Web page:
It might be of interest to the House to say that at the Vienna meeting the Soviet delegation tabled a proposal for a conference of all 35 participating states to be held in Moscow to discuss the so-called Basket III subjects—human contacts, information, culture and education. As yet we do not know much about the proposal. We have only the bare outline of it. It will be discussed along with proposals in the same area from other CSCE participating states in the next session of the meeting. Then we will want to know more about what is proposed. We will want to know specifically whether it is envisaged that human rights as well as human contacts will be on the agenda. We will want to know what arrangements are to be made for attendance by interest groups of various types from abroad, and from interests groups from within the country concerned, especially Helsinki monitors. We will also want to know about publicity arrangements.
We believe that any country offering to host such meetings will need to have its own performance scrupulously examined. In the case of the Moscow conference proposal, for example, it would be difficult to conceive that agreement would be reached to hold such a meeting if foreign broadcasts were still jammed or Helsinki monitors still imprisoned. But, as I have already explained, the main thing that we will be looking for in considering this and other proposals in this area will be a mechanism to increase the incentive for participating states to match their implementation record to the brave words that they signed at Helsinki 11 years ago.
I agree with my hon. Friend that we cannot be anything but gravely disappointed with the progress that has been made during the past 11 years. The cruel death of Anatoly Marchenko a few weeks ago, at a time when his release was being widely forecast, is a reminder of how much progress we have to make.
As the hon. Member for Berwick-upon-Tweed said, there have been some encouraging signs. These recent developments demonstrate that the Soviet Government are at times prepared to respond to sustained western pressure. Shcharansky, Orlov and others who have come to the West have all stressed the importance for the human rights movement in the Soviet Union of continued support from Western Governments, both public and behind the scenes. Their voices are voices that we should listen to.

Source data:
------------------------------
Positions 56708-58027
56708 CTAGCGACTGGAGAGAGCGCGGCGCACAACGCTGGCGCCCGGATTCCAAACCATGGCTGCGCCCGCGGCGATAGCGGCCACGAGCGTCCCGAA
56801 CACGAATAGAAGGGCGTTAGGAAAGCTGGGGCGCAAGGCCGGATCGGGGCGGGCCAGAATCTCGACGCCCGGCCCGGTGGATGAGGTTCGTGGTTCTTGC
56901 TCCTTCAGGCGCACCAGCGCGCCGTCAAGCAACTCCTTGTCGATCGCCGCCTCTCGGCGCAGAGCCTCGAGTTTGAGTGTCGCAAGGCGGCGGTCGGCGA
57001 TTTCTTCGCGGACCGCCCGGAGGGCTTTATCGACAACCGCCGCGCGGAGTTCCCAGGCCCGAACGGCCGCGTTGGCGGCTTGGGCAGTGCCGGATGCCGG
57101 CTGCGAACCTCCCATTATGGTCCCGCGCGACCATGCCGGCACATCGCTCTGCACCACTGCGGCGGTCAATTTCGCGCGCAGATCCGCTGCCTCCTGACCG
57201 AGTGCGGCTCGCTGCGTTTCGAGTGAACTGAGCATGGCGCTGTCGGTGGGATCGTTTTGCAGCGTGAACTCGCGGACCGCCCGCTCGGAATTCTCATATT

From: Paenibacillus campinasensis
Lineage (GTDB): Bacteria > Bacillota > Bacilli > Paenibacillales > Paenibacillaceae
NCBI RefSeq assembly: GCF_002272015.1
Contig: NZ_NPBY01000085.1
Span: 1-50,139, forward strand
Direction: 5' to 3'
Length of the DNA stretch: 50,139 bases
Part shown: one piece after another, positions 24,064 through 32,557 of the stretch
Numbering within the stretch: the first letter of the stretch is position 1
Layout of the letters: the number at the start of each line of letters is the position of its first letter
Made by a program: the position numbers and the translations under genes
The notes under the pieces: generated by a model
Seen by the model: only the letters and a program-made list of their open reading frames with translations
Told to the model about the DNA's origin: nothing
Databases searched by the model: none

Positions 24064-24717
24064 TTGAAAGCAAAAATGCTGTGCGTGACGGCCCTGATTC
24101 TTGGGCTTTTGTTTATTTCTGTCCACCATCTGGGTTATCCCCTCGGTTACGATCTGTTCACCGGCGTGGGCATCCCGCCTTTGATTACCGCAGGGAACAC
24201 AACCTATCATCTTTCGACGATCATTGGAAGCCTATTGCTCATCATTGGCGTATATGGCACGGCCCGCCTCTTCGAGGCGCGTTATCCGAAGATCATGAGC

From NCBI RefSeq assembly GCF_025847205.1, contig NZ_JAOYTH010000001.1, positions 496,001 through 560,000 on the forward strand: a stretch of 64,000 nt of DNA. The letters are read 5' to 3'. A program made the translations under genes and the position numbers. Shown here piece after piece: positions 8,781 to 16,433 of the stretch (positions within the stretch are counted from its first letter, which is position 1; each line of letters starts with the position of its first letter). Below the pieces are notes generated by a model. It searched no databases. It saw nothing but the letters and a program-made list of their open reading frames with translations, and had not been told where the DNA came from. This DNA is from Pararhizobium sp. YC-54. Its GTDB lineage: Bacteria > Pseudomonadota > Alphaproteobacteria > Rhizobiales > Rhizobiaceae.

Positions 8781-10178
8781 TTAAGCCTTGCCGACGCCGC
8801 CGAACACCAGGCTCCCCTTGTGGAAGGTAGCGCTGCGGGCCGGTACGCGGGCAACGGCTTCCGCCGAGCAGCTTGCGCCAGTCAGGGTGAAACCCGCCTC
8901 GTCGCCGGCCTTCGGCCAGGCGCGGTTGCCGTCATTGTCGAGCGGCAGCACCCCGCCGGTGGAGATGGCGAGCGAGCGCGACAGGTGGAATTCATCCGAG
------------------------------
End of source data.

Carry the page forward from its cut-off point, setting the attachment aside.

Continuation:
The hon. Member for Berwick-upon-Tweed referred to the Gorbachev policy of greater openness. That policy has struck a chord with many, both in his own country and abroad. But those who wish to believe that the Soviet Union has turned the corner will come up against the sad fact that in reality the breath of fresh air creeping into some areas of Soviet society has not yet been heard or felt by those who run human rights policies. We have much progress to make.
Our aim must be to persuade the Soviet Government to question their own attitudes—to put themselves under the microscope. Sometimes repressive practices can become institutionalised to the extent that Governments no longer believe that they are wrong. We must try to bring the Soviet Government to understand that a country of such stature as theirs, a superpower, should not feel threatened by handfulls of brave individuals who refuse to conform and insist on thinking for themselves. The Soviet Government should also understand that lessons of history suggest that in the long run such persecution does not succeed in stamping out non-comformist thinking—often the reverse; it encourages it.
We also have to try to get across to the Soviet Union the extent to which their failure to meet their CSCE obligations damages their reputation in the West and undermines the "charm offensive" to which Mr. Gorbachev and others in the Soviet leadership have been devoting so much energy in recent months.
In a letter smuggled out from his prison in May 1986, Ogorodnikov appealed to the Soviet Government for his own execution. There can be no more heartrending evidence of the suffering that he is undergoing. I appeal to the Soviet Government—and I am sure that all my hon. Friends and the hon. Member for Berwick-upon-Tweed will join me in saying this—to consider whether his suffering is really necessary and to set him free before it is too late. I also ask the Soviet Government to ask themselves again whether it is in their own interests that the hundreds of prisoners of conscience still incarcerated in labour camps need to remain there. The answer from this House must be no. The answer must go out clearly, and I believe it has done so tonight.